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That won’t help Biden rally a Democratic base that, polls suggest, has grown increasingly frustrated with the president’s support for Netanyahu and the war. And it could further estrange new voters—especially, but not exclusively, young people and Arab-Americans in swing states such as Michigan—whom Democrats need to draw into their coalition if the party is going to prevail in November.

The Council on American-Islamic Relations (CAIR) decried Pelosi’s comments as  ”unsubstantiated smears,” with  CAIR national executive director Nihad Awad observing, “Representative Pelosi’s claim that some of the Americans protesting for a Gaza ceasefire are working with Vladimir Putin sounds delusional and her call for the FBI to investigate those protesters without any evidence is downright authoritarian.”

Awad argued that Pelosi’s charges “echo a time in our nation when opponents of the Vietnam War were accused of being communist sympathizers and subjected to FBI harassment,” while noting: “Hundreds of thousands of Americans, including many young people, progressive activists, and Jewish, Muslim, Palestinian, and Black Americans, have been protesting to call for a ceasefire in Gaza. Instead of baselessly smearing those Americans as Russian collaborators, former House Speaker Pelosi and other political leaders should respect the will of the American people by calling for an end to the Netanyahu government’s genocidal war on the people of Gaza.”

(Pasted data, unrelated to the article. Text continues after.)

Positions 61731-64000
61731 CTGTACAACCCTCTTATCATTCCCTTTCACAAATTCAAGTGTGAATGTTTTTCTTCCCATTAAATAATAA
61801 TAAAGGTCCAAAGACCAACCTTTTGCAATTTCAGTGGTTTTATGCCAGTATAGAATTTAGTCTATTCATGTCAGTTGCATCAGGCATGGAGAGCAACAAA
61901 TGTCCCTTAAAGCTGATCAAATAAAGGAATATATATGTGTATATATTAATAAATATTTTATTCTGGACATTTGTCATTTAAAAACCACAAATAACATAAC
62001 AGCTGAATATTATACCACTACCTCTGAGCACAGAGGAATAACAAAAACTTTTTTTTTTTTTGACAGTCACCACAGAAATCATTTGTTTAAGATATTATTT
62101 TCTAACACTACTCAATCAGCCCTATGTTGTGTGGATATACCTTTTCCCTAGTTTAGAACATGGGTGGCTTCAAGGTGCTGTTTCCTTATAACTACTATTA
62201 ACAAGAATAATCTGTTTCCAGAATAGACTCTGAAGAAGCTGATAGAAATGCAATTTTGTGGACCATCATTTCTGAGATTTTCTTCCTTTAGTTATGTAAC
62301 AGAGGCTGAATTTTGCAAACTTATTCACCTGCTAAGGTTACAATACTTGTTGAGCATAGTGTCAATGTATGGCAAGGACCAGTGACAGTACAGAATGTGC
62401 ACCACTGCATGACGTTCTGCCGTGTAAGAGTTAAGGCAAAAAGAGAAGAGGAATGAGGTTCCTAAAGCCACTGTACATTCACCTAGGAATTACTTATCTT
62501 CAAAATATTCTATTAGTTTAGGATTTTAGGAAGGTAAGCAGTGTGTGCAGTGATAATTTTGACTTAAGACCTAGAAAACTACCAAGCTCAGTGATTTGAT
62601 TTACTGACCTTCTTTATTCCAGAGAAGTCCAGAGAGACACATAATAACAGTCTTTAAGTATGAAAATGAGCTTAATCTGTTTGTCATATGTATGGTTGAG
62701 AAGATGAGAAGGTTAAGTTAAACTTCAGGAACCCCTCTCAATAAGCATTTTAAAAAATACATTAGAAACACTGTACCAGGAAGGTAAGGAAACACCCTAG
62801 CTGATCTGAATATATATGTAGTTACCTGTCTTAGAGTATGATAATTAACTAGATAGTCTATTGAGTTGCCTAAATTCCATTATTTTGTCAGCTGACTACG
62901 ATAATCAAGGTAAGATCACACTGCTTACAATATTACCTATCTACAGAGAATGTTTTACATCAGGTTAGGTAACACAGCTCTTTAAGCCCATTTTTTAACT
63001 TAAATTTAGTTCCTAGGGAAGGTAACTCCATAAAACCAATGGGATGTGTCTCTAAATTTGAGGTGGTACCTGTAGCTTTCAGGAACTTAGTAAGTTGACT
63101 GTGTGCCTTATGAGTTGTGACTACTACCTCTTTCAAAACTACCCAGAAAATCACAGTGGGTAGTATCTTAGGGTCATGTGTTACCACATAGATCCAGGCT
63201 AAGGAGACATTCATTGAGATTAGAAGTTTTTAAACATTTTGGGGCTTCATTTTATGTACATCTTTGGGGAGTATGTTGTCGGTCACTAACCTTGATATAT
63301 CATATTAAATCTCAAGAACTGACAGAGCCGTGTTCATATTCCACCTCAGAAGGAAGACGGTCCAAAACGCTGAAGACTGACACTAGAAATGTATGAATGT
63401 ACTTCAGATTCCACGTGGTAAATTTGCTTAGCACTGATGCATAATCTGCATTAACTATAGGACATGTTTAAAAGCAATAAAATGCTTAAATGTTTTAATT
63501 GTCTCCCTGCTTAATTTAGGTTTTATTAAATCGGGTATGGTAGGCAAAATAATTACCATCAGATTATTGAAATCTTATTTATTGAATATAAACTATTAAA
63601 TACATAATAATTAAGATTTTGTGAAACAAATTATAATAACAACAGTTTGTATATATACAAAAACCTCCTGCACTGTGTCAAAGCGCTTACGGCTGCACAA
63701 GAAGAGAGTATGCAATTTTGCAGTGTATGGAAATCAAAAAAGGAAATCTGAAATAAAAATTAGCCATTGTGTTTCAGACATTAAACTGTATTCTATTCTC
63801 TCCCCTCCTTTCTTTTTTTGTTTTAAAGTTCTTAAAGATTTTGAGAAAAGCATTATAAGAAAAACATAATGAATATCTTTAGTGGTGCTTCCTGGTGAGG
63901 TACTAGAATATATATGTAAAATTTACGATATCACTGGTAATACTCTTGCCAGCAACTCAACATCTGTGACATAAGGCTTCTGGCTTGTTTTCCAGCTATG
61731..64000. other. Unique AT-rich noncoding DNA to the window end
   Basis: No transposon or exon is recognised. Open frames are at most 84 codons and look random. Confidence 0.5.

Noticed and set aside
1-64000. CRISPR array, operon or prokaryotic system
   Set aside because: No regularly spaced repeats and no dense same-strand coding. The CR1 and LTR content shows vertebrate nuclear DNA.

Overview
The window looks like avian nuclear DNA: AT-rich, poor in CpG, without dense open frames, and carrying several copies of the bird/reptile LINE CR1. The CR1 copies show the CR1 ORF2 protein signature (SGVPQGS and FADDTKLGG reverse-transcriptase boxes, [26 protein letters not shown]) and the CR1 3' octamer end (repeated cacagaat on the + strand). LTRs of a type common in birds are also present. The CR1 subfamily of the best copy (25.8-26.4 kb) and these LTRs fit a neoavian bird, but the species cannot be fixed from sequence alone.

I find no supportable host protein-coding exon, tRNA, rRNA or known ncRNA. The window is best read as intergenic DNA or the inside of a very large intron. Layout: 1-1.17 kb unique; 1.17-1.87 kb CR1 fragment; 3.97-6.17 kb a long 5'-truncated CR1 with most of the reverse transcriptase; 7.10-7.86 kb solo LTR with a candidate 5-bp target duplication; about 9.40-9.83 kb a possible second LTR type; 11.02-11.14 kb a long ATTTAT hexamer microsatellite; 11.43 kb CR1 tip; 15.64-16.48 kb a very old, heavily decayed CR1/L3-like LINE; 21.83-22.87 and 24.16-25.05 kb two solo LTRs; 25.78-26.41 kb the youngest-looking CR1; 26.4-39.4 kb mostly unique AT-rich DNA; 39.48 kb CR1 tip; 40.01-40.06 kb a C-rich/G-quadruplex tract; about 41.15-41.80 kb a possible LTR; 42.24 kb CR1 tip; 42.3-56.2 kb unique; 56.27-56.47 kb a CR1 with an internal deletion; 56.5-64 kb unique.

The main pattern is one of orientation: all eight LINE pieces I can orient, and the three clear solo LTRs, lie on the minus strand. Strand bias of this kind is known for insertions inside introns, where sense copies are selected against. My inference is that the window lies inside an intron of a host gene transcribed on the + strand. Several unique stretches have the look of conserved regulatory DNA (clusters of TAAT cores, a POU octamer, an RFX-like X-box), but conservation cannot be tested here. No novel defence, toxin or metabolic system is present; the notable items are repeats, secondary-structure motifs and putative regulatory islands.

While the Republican National Committee gleefully amplified Pelosi’s remarks, author and foreign affairs commentator Trita Parsi, the executive vice president of the Quincy Institute for Responsible Statecraft, retweeted a clip of the former speaker’s appearance on CNN and asked, “Is this the Democratic Party’s plan to delegitimize authentic fury over the slaughter in Gaza? Labeling Gaza ceasefire calls as ‘Putin’s message.’”